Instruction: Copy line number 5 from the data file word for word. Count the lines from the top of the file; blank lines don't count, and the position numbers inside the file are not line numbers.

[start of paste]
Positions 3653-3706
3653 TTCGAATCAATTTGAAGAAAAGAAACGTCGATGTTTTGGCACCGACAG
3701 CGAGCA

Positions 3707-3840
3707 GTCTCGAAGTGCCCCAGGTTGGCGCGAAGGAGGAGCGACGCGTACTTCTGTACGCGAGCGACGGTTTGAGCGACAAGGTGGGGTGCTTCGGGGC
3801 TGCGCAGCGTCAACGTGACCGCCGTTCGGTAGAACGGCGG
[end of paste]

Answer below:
3707 GTCTCGAAGTGCCCCAGGTTGGCGCGAAGGAGGAGCGACGCGTACTTCTGTACGCGAGCGACGGTTTGAGCGACAAGGTGGGGTGCTTCGGGGC